Rhodes Scholar heading to Oxford after DACA uncertainty
BOSTON (AP) — The first “Dreamer” to be awarded a prestigious Rhodes Scholarship is finally poised to attend the University of Oxford after years of uncertainty about whether the U.S. would allow him to return home as a DACA recipient.
Federal immigration officials last week approved Jin Park’s application to travel to England in the coming weeks, according to his law firm WilmerHale in Boston.
Park, whose family immigrated from South Korea when he was 7 years old, will be joined at Oxford by Santiago Potes, a Miami resident and 2020 graduate of Columbia University in New York who became the second American on DACA status to be awarded a Rhodes Scholarship last November, according to the Rhodes Trust.
“We are thrilled that two DACA Rhodes Scholars will be heading to Oxford next month to start their courses, finally knowing they can safely and legally return after their studies to the only homes they know,” said Elliot Gerson, the American secretary for the British organization, which is helping prepare the visas for the two incoming students.
Potes, who graduated from Columbia with degrees in East Asian studies and Medieval and Renaissance studies, hopes to use his time at Oxford to “give back to the United States, which has given me every opportunity to succeed.”
Park, who currently attends Harvard Medical School in Boston, declined to comment Friday until he officially receives a copy of the approval from U.S. Citizenship and Immigration Services.
The Queens, New York, resident was awarded the Rhodes Scholarship in 2018 while attending Harvard as an undergraduate studying molecular and cell biology.
But the then-22-year-old shelved plans to attend Oxford to study migration and political theory as former President Donald Trump attempted to phase out the Obama-era DACA program.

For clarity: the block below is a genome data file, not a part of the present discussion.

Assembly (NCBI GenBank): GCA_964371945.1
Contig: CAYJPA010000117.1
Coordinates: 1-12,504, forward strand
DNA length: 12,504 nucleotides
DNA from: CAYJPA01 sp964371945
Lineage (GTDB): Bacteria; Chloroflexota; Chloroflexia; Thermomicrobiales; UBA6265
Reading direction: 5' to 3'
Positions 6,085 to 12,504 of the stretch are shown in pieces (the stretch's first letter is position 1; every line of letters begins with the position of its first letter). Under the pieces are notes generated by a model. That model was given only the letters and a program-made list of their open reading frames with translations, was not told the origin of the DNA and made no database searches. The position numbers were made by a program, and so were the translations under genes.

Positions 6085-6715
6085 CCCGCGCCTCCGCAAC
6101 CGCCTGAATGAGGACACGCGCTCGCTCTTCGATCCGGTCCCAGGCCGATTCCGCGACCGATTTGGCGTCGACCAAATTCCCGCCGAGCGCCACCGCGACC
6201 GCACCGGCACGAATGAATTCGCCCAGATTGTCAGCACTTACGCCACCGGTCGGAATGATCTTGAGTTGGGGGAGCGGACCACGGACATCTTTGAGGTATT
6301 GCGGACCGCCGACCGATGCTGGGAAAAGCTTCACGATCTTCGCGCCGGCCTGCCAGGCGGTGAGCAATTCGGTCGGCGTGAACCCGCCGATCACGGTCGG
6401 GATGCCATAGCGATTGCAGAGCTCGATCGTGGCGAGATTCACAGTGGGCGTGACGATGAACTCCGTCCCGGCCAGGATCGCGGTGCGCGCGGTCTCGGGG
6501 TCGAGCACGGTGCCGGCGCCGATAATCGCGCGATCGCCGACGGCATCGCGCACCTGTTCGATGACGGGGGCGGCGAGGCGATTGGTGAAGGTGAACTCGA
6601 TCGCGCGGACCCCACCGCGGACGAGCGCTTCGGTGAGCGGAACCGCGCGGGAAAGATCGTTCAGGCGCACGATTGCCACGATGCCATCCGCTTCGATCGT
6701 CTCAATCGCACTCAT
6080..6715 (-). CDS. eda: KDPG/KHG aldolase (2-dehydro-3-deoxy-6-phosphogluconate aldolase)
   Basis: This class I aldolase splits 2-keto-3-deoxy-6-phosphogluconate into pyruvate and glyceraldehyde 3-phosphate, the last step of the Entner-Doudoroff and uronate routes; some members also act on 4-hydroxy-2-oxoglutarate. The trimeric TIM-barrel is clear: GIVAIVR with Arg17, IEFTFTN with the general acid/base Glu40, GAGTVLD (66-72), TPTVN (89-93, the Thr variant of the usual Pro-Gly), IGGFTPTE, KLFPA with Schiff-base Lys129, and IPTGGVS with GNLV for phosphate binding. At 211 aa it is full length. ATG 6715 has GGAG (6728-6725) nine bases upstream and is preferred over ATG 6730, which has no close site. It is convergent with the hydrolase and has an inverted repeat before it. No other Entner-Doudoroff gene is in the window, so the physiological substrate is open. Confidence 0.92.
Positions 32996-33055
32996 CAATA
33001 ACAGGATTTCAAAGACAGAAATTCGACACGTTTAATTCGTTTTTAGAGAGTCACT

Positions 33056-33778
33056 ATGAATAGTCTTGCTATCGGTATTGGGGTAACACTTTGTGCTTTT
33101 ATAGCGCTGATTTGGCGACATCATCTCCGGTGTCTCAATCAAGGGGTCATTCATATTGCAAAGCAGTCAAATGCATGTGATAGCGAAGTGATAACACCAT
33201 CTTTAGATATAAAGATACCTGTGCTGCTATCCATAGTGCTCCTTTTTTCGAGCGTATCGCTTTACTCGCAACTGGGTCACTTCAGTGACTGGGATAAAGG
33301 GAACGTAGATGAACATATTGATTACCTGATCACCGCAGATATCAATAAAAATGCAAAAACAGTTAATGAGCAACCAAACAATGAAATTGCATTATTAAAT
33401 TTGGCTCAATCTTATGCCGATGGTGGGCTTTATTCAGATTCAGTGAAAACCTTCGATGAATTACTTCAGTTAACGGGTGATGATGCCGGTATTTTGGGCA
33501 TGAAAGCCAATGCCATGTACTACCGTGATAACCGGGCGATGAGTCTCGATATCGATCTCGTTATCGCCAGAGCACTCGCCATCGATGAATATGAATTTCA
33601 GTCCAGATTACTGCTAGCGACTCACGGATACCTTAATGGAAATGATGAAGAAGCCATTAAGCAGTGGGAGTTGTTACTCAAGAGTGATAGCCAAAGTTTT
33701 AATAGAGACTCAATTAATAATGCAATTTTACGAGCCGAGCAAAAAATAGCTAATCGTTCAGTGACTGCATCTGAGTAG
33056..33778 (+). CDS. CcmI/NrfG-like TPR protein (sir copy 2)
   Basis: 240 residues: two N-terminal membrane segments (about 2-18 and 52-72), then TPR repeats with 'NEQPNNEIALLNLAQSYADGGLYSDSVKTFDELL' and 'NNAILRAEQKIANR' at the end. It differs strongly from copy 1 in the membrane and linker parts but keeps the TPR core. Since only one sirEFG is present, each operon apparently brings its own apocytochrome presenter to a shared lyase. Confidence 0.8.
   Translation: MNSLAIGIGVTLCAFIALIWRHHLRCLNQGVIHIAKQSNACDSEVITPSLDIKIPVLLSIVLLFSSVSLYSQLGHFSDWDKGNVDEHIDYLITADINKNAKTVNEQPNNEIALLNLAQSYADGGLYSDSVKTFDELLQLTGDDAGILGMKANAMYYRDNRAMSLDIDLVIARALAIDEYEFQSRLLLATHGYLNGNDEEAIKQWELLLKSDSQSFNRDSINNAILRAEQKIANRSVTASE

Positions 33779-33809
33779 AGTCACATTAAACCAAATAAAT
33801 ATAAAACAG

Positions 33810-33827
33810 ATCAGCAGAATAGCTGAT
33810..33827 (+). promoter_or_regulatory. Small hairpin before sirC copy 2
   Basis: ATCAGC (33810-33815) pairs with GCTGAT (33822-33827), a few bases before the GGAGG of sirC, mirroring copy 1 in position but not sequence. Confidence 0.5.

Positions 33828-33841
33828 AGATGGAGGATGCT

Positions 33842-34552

Among the steps the Republican president took was rescinding the option for overseas travel for qualified DACA recipients. That meant if Park left the country, he would risk forfeiting his DACA status and potentially not being able to return to the U.S.
DACA recipients, commonly called “Dreamers” because of never-passed proposals in Congress called the DREAM Act, are protected from deportation because they were brought into the country illegally at a young age.
Trump’s yearslong effort to wind down DACA faced a series of legal challenges that effectively kept the program running.
The legal battle was capped by a U.S. Supreme Court ruling last June that found the Republican administration did not take the proper steps to end DACA and rejected Trump’s arguments that the program is illegal.
The Trump administration, in its waning days, fully restored DACA last December, beginning to accept new applications, petitions for two-year renewals and requests for permission to temporarily leave the country, which are known as advance parole.
Since taking office in January, President Joe Biden has called on the Democrat-controlled Congress to pass legislation codifying DACA, which former President Obama had created by executive action in 2012.
The Democrat has also proposed giving DACA recipients and others on temporary legal status a pathway to citizenship a s part of his campaign pledge to overhaul the nation’s immigration system.
But the program and its supporters were dealt another blow last month when a federal judge in Texas ruled DACA illegal, barring the government from approving any new applications, but leaving the program intact for existing recipients.
Less than 600,000 individuals were on DACA as of the end of June, down from a peak of nearly 800,000, according to USCIS, which declined to comment on Park’s case, citing privacy protections. The agency also didn’t say how many on DACA have sought or received travel authorization since the program was restored.
To qualify for DACA, immigrants must have entered the country by 2007 and been under age 16 when they arrived.
Park, a vocal advocate for DACA recipients since he was in high school, had applied for the scholarship as part of a broader effort to underscore how DACA recipients didn’t qualify for the venerated award and others like it.
The effort led the Rhodes organization to expand eligibility for the scholarship, which was created in 1902 by British businessmen and politician Cecil Rhodes and provides all expenses for at least two years of study at Oxford.